BWW Review: MEMPHIS Gets Houston Flavor at TUTS

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BWW Review: MEMPHIS Gets Houston Flavor at TUTS

MEMPHIS depicts the culture shift in 1950's Tennessee where rhythm and blues, a popular black American music genre, helped make racial equality and diversity popular opinion among white Americans. Even so, the songs in MEMPHIS note that change is never easy or quick, and the show also serves as a troubling snapshot of where we were not all that long ago -- a divided world of black and white.

MEMPHIS follows a deejay who plays black music on the radio for the first time to a white audience. He ends up falling for a beautiful singer in a club on the wrong side of the tracks, and their interracial coupling provides the drama for the rest of the evening. They struggle through a city and a country that refuses to accept them, even when they come to embrace the music. It harkens back to WEST SIDE STORY or ROMEO AND JULIET with the star-crossed lovers finding out how hard it is to make it when your families are feuding and the world demands your love not be known in public.

The show rests on Barrett Riggins, who plays radio deejay Huey, a character loosely based on the real Memphis legend Dewey Phillips. He's a hard role to nail with a strange Southern Cajun twang that can almost be grating if not handled carefully. Luckily for TUTS audiences, Riggins makes Huey lovable and accessible despite the nasal voice. When he sings you instantly begin to see a beautiful soul that yearns to make his home a better place where black and white are no longer divided. Houston-based actress Simone Gundy plays his romantic interest, singer Felicia Farrell. Gundy has an amazing singing voice and like her male co-star is easy to love. She's graceful and takes command of the stage with just a smile and a glimmer of her eyes. This pair is what makes MEMPHIS work, and TUTS is lucky to have gotten them both to create these characters.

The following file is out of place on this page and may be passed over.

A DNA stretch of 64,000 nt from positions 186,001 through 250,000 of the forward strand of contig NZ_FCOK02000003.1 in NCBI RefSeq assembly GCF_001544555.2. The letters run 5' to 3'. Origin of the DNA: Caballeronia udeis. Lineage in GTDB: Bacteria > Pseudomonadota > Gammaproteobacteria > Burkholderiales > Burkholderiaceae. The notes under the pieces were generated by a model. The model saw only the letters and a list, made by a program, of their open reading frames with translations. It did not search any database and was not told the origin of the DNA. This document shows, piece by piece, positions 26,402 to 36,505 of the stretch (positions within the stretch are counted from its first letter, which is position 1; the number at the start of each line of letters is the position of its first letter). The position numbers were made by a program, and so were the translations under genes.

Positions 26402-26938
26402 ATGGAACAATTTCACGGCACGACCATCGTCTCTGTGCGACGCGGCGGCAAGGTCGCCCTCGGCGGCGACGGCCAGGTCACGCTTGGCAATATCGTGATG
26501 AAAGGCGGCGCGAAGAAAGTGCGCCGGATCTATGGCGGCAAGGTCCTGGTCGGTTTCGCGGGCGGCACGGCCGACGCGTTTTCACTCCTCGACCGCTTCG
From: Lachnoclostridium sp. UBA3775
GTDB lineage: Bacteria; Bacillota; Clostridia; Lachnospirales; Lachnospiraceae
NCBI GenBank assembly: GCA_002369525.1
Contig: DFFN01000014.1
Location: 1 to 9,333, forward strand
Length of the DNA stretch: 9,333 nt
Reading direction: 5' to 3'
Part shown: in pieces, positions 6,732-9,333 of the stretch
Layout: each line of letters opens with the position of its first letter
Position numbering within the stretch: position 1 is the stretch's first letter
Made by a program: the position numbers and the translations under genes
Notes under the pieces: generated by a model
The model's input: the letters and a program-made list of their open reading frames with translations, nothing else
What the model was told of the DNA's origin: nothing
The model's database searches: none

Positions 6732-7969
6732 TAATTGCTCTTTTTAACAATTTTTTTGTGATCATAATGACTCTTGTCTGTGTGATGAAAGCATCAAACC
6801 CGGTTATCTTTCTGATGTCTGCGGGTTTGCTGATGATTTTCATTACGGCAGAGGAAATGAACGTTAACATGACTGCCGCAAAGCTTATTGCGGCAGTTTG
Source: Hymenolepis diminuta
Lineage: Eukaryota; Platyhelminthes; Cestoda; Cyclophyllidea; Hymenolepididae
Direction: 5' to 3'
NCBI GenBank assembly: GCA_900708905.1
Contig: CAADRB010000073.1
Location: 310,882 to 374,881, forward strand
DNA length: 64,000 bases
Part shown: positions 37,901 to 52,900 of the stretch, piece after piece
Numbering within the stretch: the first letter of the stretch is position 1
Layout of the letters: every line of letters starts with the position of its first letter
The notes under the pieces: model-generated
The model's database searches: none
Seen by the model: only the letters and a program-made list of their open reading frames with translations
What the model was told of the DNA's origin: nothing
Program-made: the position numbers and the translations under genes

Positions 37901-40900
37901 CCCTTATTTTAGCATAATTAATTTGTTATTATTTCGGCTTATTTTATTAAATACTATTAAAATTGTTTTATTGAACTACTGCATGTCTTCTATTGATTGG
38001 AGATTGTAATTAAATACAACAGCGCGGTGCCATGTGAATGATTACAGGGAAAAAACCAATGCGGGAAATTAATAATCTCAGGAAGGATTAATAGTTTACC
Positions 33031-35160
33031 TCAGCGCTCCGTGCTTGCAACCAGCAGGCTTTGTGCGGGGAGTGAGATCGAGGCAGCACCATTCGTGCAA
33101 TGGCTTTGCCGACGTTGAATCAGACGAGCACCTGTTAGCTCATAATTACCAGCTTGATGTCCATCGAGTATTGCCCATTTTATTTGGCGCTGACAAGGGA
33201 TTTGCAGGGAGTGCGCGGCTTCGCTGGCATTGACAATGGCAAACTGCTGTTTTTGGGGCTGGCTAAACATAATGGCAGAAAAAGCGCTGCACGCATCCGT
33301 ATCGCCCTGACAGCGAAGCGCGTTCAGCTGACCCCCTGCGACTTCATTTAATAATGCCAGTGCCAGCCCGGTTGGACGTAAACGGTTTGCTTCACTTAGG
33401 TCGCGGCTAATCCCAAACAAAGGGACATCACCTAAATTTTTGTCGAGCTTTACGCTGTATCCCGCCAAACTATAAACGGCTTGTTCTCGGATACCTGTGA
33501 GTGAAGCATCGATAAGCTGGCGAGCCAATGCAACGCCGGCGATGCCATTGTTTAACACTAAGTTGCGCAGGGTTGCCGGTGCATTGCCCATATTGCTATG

Theatre Under the Stars is taking the occasion to introduce a new artistic director to produce MEMPHIS with a supporting cast and crew from Houston. During his curtain speech, the director and new man that guides TUTS, Dan Knechtges, told the audience how proud he was to use local talent to bring his vision of the show to life. The ensemble supporting the leads, the stage crew, and even the orchestra are Houston artists who are helping TUTS come back to its hometown roots as a theater that uses people around the city to help make productions. The neatest addition to the cast are the members of the student ensemble from the TUTS Humphreys School who bring a unique, infectious joy to being on the Hobby Center's huge stage in a Broadway-style production. Their fun is infectious and gives MEMPHIS a nice lift for audiences, and it gives the kids a chance to hone and perfect their craft. Another standout in the supporting cast is Julie Johnson as Huey's mother. She's hysterical and lands her jokes, but also nails her solos with precision. Warren Nolan, Jr. as Delray and Avionce Hoyles as Gator also impress with spot-on performances that elevate the show.

The set is simple, just a few panels that have lights that merge in and out to reveal interiors of deejay booths and television studios. It works just fine even if it's not huge or flashy. The costumes are great with nice touches throughout, especially the outfits for the singing stars of the rising world of R&B. Technically the show is solid and handsome enough to be clean and useful without distracting from all the dancing and singing.

MEMPHIS is a great step for TUTS -- a thought-provoking, timely piece on race relations featuring a significant number of Houston artists. It's directed and staged well, and the show entertains throughout the run time. It doesn't shy away from the ugly truth that America in the '50s treated women and black people with disdain and injustice, and it never feels like it panders. And despite the dark time it depicts, there is a joy about romance and music that gives this show its soul. I will say that in a show named MEMPHIS, to never nod at Elvis Presley, who took soul music for his own career, seems like a missed opportunity. But maybe there can be a sequel to address that.

MEMPHIS runs through March 4 at the Hobby Center for the Performing Arts, 800 Bagby. You can purchase tickets through or by contacting their box office at 713-558-8887.

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From This Author Brett Cullum